Troubles of an Over Thinker: Making Friends

28 Aug


Have you ever found yourself wondering about the many ways of the world? Perhaps you daydream often about things you’d like to do and say, or people you’d like to meet? Do you enjoy philosophical discussions with others that allow you to drift off into the realm of ‘what if’? And better yet, do you often find yourself analyzing the people around you; watching them interact with their peers and making your own small theories as to why they act and feel the way they do? If you answered yes to any of these questions, then you are what we call a ‘deep thinker’, but is popularly described as an ‘over thinker’.

Deep thinkers are a rare jewel, often coveted by many but only appreciated by a few. This is because we seem special to the average person, but in reality, we often feel cursed. The problems that deep thinkers face in life are often different than the problems others face, and so we tend to handle our difficulties in a more curious manner, sometimes confusing or offending others.

I believe this is due to our never ending urge to analyze everything and everyone around us. Our mind says to say or do one thing, but our Spidey Sense is telling us that it may not be received well by our audience (mostly because we haven’t figured them out yet). Therefore, we may try a more PC version, but it isn’t really what we wanted to say. This causes us to feel as though we didn’t connect with the people around us or as though they didn’t understand what we meant (which they probably didn’t, because we gave them an edited version of something that was probably fine in the first place). If you ever feel this way around others, don’t worry, you aren’t alone.

So let’s take a look at our first problem as a deep thinker: How do we communicate and connect with the people around us? How do we make friends? Let’s look at some quick tips for fitting into social situations and enjoying yourself while in unknown company.

  1. Find Others Like You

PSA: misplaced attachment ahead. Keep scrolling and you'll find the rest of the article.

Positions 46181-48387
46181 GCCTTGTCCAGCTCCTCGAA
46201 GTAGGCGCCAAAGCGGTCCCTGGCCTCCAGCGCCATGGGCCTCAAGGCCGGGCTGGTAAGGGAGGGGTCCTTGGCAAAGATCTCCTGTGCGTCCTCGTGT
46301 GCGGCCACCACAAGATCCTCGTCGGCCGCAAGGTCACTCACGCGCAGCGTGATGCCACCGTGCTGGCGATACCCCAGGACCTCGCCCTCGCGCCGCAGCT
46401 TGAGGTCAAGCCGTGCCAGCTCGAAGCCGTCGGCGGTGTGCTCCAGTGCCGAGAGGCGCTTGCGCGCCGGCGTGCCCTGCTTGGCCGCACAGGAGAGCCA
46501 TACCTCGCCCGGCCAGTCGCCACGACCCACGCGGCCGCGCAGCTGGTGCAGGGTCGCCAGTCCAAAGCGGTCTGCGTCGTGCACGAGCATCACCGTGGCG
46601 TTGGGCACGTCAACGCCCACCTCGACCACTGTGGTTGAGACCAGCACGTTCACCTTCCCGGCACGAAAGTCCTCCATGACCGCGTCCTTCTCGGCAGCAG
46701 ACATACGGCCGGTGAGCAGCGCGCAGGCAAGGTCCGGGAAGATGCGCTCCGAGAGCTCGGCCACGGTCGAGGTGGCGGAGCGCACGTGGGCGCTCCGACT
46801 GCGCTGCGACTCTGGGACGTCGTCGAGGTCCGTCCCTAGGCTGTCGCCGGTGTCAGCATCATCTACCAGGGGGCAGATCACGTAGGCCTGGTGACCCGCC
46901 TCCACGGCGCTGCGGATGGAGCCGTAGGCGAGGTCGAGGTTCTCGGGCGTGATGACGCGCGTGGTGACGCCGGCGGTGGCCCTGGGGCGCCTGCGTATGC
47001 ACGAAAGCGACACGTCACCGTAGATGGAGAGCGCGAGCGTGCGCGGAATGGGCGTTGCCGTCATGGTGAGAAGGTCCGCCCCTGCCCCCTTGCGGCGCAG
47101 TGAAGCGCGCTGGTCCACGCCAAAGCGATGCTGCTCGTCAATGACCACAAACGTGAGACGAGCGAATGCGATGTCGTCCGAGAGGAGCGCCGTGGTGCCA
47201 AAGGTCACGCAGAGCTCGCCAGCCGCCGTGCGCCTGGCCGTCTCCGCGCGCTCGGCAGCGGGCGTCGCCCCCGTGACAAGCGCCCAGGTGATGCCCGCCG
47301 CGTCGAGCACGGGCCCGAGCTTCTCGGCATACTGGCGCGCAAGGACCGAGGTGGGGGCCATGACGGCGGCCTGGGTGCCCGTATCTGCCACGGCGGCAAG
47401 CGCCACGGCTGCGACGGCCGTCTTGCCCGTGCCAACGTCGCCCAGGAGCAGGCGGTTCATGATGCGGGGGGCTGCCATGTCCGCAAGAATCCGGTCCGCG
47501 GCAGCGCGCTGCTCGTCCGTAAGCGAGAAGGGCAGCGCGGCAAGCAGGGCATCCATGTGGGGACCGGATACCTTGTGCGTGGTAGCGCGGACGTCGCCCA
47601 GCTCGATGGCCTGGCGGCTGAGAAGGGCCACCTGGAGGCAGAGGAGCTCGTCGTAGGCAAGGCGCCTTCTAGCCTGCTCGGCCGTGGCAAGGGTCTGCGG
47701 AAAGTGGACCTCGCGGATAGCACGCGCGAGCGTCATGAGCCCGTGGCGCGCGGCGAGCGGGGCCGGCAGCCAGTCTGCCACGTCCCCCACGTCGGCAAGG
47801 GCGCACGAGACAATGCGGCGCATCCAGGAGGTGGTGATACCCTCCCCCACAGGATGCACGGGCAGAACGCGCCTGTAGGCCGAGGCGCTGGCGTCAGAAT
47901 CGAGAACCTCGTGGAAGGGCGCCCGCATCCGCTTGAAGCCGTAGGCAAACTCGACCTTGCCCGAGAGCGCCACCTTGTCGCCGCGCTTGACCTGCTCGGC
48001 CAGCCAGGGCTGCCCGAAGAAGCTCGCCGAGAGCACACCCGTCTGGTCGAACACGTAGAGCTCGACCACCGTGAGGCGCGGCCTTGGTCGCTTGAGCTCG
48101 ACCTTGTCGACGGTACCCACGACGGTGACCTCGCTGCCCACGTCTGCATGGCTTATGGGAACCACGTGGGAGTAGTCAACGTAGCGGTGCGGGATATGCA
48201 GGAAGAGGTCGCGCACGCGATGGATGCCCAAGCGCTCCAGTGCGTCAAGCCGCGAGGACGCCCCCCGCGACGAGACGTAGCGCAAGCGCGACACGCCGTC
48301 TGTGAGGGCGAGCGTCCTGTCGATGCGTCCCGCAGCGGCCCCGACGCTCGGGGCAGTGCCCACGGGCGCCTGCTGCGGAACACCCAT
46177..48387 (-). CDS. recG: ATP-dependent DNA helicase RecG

The first step to connecting with people is to realize that you are not the only one of your kind. There are other intelligent people out there that think about things just as ridiculously deep as you do. They are probably floundering as well, and you could save them. If you are at a social gathering of any kind, look for people that seem to feel uncomfortable in their surroundings. Look closely, however, because if they are anything like you, they can probably hide it well. When you spot one, make conversation. Open them up a bit by trying to get them to talk. Once they start talking, you’ll know if they are the friend for you, and you can pitch in on the conversation, showing them the same thing.

  1. Realize That Not Everyone Should Be Your Friend

In this, I simply mean that it’s ok to have four quarters, rather than a hundred pennies. Don’t feel bad if you only connect with one or two people, because those people are the ones that are on the same page as you. Your future friendship with them is going to be more satisfying than making friends with the girl who spent the entire evening bitching about her boyfriend and checking her phone. And who’s to say you’d ever get along with Mr. BusinessSuit? I’m sure they’re great people, and their friends must love them, but you’re looking for people more like yourself, and that’s a rare find.